School Consultation and Response to Intervention

Convergence, Divergence, and Future Directions for Research and Practice

Authored by: Amy L. Reschly , Daniel J. Reschly

Handbook of Research in School Consultation

Print publication date:  April  2014
Online publication date:  April  2014

Print ISBN: 9780415501200
eBook ISBN: 9780203133170
Adobe ISBN: 9781136478444

10.4324/9780203133170.ch20

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Abstract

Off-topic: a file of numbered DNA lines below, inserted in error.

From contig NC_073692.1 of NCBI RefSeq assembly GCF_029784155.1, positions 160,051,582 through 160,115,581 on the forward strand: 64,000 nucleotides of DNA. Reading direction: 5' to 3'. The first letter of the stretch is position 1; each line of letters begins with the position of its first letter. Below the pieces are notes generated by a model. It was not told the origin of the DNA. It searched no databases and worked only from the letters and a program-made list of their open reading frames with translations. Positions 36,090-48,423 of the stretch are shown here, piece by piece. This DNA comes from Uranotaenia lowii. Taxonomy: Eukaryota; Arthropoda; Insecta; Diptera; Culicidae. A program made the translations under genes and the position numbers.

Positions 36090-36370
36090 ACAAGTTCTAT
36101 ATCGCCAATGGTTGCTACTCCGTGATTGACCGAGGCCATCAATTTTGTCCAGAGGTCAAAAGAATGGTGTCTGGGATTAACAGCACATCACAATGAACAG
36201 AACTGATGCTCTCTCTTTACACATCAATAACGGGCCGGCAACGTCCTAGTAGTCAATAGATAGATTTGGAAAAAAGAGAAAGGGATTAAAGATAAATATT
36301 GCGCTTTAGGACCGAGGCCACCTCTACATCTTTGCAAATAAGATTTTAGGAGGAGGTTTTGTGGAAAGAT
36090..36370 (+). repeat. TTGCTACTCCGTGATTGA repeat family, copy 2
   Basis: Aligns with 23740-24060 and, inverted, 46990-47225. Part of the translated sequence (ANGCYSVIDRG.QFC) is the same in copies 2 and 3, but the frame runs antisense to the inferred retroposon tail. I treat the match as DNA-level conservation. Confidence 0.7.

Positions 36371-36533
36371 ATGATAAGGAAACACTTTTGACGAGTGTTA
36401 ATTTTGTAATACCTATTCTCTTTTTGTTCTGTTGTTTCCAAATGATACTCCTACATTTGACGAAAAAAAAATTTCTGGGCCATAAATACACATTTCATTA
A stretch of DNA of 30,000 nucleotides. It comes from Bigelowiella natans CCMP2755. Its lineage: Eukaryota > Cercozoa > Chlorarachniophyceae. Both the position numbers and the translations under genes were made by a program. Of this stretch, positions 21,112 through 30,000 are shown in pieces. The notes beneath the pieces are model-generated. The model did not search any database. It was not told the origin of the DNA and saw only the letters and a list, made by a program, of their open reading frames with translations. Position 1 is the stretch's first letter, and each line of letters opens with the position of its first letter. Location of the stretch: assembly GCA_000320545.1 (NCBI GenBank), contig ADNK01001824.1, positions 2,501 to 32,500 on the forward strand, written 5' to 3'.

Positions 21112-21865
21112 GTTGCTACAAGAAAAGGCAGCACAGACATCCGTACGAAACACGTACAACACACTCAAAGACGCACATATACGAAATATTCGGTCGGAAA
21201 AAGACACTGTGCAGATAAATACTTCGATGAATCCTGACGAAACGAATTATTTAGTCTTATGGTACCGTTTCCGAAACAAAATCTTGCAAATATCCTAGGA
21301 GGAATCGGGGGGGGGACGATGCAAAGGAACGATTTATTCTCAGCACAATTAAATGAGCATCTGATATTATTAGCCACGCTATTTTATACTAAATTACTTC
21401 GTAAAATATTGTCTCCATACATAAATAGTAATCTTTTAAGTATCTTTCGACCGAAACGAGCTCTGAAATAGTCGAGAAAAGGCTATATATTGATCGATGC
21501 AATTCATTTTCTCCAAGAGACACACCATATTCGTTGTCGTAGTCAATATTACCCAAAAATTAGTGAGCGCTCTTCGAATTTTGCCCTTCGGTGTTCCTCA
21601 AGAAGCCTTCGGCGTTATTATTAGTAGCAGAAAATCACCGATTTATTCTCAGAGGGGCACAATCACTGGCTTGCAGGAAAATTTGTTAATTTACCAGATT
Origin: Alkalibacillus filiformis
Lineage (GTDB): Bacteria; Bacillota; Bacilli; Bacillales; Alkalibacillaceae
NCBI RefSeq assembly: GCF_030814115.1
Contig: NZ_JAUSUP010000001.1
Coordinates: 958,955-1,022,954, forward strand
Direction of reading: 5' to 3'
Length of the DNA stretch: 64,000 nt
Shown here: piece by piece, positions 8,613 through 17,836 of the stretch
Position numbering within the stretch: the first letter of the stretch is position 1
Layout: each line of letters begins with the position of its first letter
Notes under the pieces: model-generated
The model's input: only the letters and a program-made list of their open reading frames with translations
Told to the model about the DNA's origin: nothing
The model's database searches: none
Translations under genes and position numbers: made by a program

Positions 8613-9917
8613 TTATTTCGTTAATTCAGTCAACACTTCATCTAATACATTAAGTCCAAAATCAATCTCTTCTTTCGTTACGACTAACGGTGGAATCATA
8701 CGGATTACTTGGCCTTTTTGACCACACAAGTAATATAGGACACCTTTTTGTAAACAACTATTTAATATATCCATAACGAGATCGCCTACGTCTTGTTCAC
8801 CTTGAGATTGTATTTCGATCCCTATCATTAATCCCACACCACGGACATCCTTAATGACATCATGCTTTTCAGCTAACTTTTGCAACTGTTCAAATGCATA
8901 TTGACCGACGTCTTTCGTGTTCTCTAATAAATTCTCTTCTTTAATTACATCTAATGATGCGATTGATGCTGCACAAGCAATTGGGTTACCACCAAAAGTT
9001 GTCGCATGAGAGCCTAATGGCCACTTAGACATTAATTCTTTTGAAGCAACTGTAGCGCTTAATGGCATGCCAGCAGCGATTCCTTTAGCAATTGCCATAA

The purpose of response to intervention (RTI) in educational settings is to improve achievement and behavior and to overcome current achievement gaps. Three gaps are prominent in policy discussions and federal legislation: (a) U.S. student performance is significantly lower compared to student performance in other economically advanced nations (Kirsh, Braun, Yamamoto, & Sum, 2007; Learning for Tomorrow’s World, 2003; Mullis, Martin, Gonzalez, & Chrostowski, 2003; Nation at Risk, 1983); (b) students within the United States with high rates of poverty score significantly lower on various achievement measures than more economically advantaged students (Kirsh et al., 2007); and (c) groups within the United States that vary by race/ethnicity show large variations in achievement, explained in large part by the association with poverty (Barton & Coley, 2008, 2010; Nation’s Report Card Mathematics, 2011; Nation’s Report Card Reading, 2011). Improving current student performance overall and overcoming gaps are addressed with RTI.

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